• Contains a wide range of antioxidants and Nrf2 activators including Buffered Vitamin C, Vitamin A, Vitamin E, Carotenoids, NAC, whole grape extract, curcuminoids, and broccoli sprouts

• Includes N-Acetyl-L-Cysteine (NAC), an important sulfur-containing amino acid supporting the body’s antioxidant and detoxification systems, and betaine HCl to support digestive processes

• Includes Choline and inositol which play a crucial role in all the cell membranes of the body, in brain function, and in liver function

• Includes Nrf2 transcription factor activators (i.e., Nrf2 activators), which are nutrients that direct cells to produce their own antioxidants, making your body an antioxidant production machine. Most multivitamins contain few, if any Nrf2 activators. Mighty Multi-Vite! is one of the few multivitamins whose design intentionally provides Nrf2 activators.

• Exclusion of the prooxidant minerals of iron and iodine which can lead to excessive free-radical production and PABA that sometimes adversely affects brain function in some individuals. (Note: we sell iodine formulas separately.)

• Capsule form ensures maximum absorption of ingredients

• Four-per-day full dosage allows for partial dosing for children, seniors, and pets

• Vegetarian formula (including capsule) suitable for vegetarians and vegans

• Exclusion of ingredients such as wheat, dairy, corn, soy, gluten, and egg having well-known antigenic properties and that may be associated with allergy or delayed hypersensitivity reactions

• A minimum of excipients, fillers, lubricants, etc. having deleterious effects in some individuals

• NON-GMO (no genetically modified organisms)

CONSIDER MIGHTY MULTI-VITE!

Most people don’t think too hard about their multivitamins. They focus on taking the supplement de jour (whatever supplements make headlines) or continue taking the same one-a-day multivitamin.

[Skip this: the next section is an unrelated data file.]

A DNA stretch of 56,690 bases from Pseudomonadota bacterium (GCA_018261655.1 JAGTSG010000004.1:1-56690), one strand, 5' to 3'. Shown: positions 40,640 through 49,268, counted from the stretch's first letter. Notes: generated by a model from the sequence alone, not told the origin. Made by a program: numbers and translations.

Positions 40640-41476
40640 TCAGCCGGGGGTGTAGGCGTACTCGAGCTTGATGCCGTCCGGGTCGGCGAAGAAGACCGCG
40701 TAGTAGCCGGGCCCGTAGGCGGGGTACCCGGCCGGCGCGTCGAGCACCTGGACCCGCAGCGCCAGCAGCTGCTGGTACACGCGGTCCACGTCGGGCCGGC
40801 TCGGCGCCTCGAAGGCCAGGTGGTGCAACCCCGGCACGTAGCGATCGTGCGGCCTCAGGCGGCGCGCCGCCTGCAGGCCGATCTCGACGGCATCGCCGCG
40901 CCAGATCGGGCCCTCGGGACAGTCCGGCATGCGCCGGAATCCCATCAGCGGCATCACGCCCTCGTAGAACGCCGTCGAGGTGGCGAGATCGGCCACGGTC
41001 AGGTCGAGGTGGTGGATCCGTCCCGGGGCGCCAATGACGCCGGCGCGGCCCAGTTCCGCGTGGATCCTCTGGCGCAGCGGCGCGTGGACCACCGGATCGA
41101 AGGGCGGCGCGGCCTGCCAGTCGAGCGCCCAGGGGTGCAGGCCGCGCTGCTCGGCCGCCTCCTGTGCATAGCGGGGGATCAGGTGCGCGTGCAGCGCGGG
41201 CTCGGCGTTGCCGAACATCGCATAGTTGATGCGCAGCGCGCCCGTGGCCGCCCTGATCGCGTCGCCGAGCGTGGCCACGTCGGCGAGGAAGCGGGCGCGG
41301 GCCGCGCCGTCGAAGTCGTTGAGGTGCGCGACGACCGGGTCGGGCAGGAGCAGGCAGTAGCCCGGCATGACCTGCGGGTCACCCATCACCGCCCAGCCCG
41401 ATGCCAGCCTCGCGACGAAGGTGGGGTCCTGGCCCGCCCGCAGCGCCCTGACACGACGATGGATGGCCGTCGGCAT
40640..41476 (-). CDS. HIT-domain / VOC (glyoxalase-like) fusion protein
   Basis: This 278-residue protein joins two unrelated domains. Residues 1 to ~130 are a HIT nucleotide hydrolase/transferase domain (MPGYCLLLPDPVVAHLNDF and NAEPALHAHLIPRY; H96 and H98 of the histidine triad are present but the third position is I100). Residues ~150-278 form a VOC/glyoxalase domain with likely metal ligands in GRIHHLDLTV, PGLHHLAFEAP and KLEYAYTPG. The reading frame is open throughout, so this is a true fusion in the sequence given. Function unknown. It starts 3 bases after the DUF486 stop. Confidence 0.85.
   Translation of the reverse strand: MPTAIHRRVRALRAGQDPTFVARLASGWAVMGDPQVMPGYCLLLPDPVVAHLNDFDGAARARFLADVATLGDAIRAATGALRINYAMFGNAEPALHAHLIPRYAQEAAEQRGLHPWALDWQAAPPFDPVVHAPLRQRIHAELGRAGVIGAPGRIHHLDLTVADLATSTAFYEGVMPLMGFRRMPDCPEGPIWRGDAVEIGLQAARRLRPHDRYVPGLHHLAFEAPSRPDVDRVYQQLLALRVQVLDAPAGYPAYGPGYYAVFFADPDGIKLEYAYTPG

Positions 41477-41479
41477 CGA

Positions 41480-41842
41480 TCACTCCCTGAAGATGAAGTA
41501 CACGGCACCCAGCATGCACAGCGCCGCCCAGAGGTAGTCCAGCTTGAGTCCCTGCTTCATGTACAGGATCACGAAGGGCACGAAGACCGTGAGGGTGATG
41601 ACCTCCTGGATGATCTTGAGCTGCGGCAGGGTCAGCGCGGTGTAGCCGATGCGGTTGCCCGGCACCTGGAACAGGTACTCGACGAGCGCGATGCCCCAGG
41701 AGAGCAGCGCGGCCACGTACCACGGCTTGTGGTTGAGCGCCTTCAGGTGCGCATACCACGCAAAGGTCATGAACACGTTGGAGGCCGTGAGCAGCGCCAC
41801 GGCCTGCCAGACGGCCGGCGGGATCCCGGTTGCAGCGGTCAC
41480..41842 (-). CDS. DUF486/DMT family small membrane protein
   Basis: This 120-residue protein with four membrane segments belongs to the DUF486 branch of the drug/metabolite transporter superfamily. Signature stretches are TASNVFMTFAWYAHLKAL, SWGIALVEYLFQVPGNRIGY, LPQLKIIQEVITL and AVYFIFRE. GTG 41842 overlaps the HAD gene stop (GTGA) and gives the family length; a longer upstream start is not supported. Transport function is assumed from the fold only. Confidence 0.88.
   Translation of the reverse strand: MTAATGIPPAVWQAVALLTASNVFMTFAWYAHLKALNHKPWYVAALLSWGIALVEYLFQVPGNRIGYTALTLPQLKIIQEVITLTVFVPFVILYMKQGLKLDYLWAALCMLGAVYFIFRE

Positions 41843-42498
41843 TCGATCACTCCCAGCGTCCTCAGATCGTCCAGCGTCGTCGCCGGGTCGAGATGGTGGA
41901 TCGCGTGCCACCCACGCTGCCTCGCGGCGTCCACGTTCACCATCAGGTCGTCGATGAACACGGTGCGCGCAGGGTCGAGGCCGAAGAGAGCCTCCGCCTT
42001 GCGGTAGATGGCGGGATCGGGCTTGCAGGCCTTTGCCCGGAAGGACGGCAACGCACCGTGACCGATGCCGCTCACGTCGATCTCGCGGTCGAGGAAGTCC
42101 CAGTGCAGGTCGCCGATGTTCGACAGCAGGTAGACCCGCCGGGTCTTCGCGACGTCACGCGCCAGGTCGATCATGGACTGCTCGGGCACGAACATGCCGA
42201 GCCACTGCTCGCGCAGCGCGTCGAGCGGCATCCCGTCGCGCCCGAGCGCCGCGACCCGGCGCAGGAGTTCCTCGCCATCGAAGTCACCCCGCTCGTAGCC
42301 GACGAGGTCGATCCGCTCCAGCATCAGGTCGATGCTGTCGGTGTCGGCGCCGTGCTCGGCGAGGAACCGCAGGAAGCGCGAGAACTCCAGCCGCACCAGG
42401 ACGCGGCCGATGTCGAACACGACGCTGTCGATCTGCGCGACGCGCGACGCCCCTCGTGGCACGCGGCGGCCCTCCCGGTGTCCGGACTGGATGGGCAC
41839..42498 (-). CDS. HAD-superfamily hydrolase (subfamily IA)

That is too bad because a multivitamin truly is the single most important nutritional supplement. We at HPDI place the multivitamin first—above all other supplements—in importance. Our Foundational Supplements system starts with a multivitamin because it is the only formula designed to provide the basic nutrients essential for health. That is, you can add other essential nutrients (like vitamin C or essential fats) to complete your regimen. But the multivitamin remains king (or queen) because it establishes your baseline nutrient intake. That is something is to consider when selecting the multivitamin you will take daily for the rest of your life.

Ask yourself: Is my multivitamin complete, providing all the most important nutrients I need for health? Is it easily absorbed using multiple, readily assimilated forms and usable carriers of those nutrients? Is it proven to work? Is it easy to take? Do I notice the effects?

If you answer “no” to any of these questions, or if you simply never think about it, then consider Hank & Brian’s Mighty Multi-Vite!. You should love your multivitamin because of how it supports your health. We think you will love Mighty Multi-Vite!.

MIGHTY MULTI-VITE! RESOURCES

Hank & Brian’s Mighty Multi-Vite!

HPDI Multivitamins

Foundational Supplements

VIDEOS

HPDI YouTube Channel

Foundational Supplements video

THE TRUTH ABOUT ESSENTIAL FATTY ACIDS

The Truth About Essential Fatty Acids

Dr. Hank Liers, PhD essential fatty acidsMany in the field of nutrition have lost sight of the fact that there are two essential fatty acids needed by the body. Many people recommend omega-3 fatty acids assuming the the body gets sufficient omega-6 from the diet. The truth about essential fatty acids is more complicated. This article will show the more complete and correct picture.